If you're looking for some new destinations and you want to travel surrounded by rolling hills, possibly rent a car and chose Siena as a base for your holidays in Tuscany. Any trip to Tuscany isn’t complete without some day trips to discover the hidden gems along the way. The ideal way to visit these places around Siena is by car, but you can also take advantage of a guided tour or you can check the public transportation’s timetable. The main advantage of visiting Tuscany by car is that when you see a glimpse of a picturesque view you can stop and take a photograph.
It's worth travelling the 70 kilometres that separate the two cities and to abandon the peaceful countryside around Siena for one day to visit the birthplace of the Renaissance, the city of art par excellence. Visiting Tuscany and skipping Florence is a pity. It is easy to reach it from Siena: there are frequent trains and a bus service that connect the two cities, allowing you to stop by for a quick trip. Read more about Florence: What to see and do in Florence and One day in Florence.
Monteriggioni has practically remained the same as it was in the Middle Ages and its distinctive design gives it a uniqueness that is worth exploring. This perfectly preserved medieval village boasts walls, fourteen towers on square bases, a central peculiar square, and charming streets that seem to come from the past. Read more about Monteriggioni.
San Gimignano deserves the fame that it has received worldwide. Be enchanted by the towers that rise up to the sky and get lost in the Manhattan of the Middle Ages. Known as “the city of the 100 towers”, San Gimignano ownes an unforgettable skyline and it’s a UNESCO World Heritage site. Reach it by car or by bus. Read more about San Gimignano.
This evocative part of Tuscany, situated between Arezzo and Siena, is characterized by rolling clay hills (the literal meaning of “Crete Senesi” is Sienese clays) and dotted with villages, cypress and oak trees as well as long-abandoned farmhouses. Around the Crete Senesi area you can also visit Buonconvento, Asciano, Rapolano Terme, San Giovanni d’Asso, and the stunning Monte Oliveto Maggiore Abbey. Read more about Crete Senesi.
Pienza is a living dream. In 1996, it was declared a UNESCO World Heritage Site and it is worth a visit for plenty of reasons: the magnificent views over the Tuscan Val d’Orcia, Piazza Pio II, and the streets with “romantic” names such as Via del Bacio (kiss street) and Via dell’Amore (love street). It also boasts culinary delicacies such as the famous "pecorino" cheese, pici pasta, and Cinta Senese sausages. Read more about Pienza.
The beautiful village of San Quirico d'Orcia sits atop a hill halfway between Pienza and Montalcino. It is located along the Via Francigena and you can visit the beautiful church dating back to 714, stop by a beautiful rose garden and get lost in its ancient, narrow streets. The main street called Via Dante Alighieri cuts trhrough the village. You can enter San Quirico through one of the four entrances along the walls and from there you can enjoy breath-taking views all over the Val d’Orcia, from the Monte Amiata to the beautiful hilltop towns of Pienza and Montalcino. For an itinerary on this area of Tuscany, read this post about San Quirico d'Orcia.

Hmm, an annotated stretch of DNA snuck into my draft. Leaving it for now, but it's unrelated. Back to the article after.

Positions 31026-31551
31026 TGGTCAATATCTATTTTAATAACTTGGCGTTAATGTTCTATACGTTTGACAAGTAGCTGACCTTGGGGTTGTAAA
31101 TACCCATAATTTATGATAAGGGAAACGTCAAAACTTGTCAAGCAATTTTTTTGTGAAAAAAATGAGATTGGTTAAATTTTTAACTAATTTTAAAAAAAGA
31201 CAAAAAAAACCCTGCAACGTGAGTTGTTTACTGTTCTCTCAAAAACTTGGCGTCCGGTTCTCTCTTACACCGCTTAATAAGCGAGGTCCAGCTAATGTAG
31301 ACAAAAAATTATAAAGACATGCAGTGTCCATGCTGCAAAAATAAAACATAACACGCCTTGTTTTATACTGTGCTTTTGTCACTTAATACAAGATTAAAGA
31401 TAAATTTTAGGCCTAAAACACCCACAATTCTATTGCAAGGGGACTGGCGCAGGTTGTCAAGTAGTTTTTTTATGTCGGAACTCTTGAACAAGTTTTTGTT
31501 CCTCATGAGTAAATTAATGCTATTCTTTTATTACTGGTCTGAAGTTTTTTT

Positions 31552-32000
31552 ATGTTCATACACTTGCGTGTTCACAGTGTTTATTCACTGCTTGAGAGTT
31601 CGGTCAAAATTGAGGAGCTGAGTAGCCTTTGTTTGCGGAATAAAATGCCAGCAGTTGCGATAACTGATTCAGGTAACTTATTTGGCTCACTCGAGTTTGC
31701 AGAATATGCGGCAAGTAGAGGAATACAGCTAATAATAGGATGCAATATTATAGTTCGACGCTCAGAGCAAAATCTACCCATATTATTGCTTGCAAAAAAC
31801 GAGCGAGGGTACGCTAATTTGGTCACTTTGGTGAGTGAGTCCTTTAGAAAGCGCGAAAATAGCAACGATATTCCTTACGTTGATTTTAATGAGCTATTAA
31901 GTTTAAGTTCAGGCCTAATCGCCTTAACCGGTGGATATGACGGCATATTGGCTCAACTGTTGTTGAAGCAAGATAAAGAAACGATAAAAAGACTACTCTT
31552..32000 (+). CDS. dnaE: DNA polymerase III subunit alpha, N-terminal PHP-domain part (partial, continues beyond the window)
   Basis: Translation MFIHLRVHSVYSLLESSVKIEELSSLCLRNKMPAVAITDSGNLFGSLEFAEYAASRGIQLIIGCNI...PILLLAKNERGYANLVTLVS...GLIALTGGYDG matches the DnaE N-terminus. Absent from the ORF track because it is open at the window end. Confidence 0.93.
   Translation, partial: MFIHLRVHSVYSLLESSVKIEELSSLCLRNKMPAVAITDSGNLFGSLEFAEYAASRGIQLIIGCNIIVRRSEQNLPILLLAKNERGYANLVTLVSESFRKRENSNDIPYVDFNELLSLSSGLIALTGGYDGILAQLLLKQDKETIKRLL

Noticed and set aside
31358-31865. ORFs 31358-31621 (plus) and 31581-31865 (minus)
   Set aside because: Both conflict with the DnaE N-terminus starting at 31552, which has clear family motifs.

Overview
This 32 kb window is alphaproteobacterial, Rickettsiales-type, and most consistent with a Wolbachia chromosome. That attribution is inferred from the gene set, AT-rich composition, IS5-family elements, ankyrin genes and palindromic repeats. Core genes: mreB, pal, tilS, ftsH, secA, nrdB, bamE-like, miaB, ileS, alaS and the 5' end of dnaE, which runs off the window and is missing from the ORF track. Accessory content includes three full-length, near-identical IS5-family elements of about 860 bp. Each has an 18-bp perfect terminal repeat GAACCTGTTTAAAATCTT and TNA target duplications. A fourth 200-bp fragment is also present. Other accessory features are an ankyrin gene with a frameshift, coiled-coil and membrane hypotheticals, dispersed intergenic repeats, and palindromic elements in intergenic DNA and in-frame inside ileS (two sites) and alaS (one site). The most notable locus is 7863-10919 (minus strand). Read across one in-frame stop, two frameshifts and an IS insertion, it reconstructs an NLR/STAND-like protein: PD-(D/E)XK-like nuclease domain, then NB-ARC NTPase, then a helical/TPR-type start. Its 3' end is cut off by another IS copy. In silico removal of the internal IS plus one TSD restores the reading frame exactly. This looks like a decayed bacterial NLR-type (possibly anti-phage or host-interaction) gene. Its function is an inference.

The hill town of Montalcino, completely encircled by fortified walls, is situated in the Val d’Orcia, a few kilometres from Pienza and the Crete Senesi and not far from Mount Amiata. Renowned for its world-famous wine, Brunello di Montalcino, it is also a fairy-tale place to spend a day immersed in Tuscany’s history and countryside. The must-see sights include the fortress, the Duomo, Piazza del Popolo and many other attractions which you can read about in this post.
Nestled between the Val D’Orcia and Val di Chiana, Montepulciano is a quintessential Tuscan medieval village known as “la perla del 1500” (the jewel of fourteenth century). Montepulciano boasts remarkable masterpieces of the Renaissance. It is famous worldwide for its Vino Nobile, but it is worth a visit especially for its splendid Renaissance art and architecture, such as the castle of Montepulciano, Piazza Grande, situated at the highest point of the town, the Cathedral of Santa Maria Assunta and many other things that you can check in this post about Montepulciano.
Monte Amiata is the highest extinct volcano in Italy. It stands 1,736 metres high and is situated in southern Tuscany. This area has it all: history, art, nature and culture, and it's the perfect place to go cycling, relaxing and exploring. Many unique medieval villages are perched on its slopes, close to pristine forests. Read more about Monte Amiata. And to visit many other places in the area surrounding Monte Amiata check out this post.
Chianti covers a large part of Tuscany, one of the most famous places in the world with its green rolling hills and beautiful landscapes. If you are looking for vineyards and olive trees as far as the eye can see, Chianti is the day trip for you. If you want to explore it by motorbike this itinerary is for you!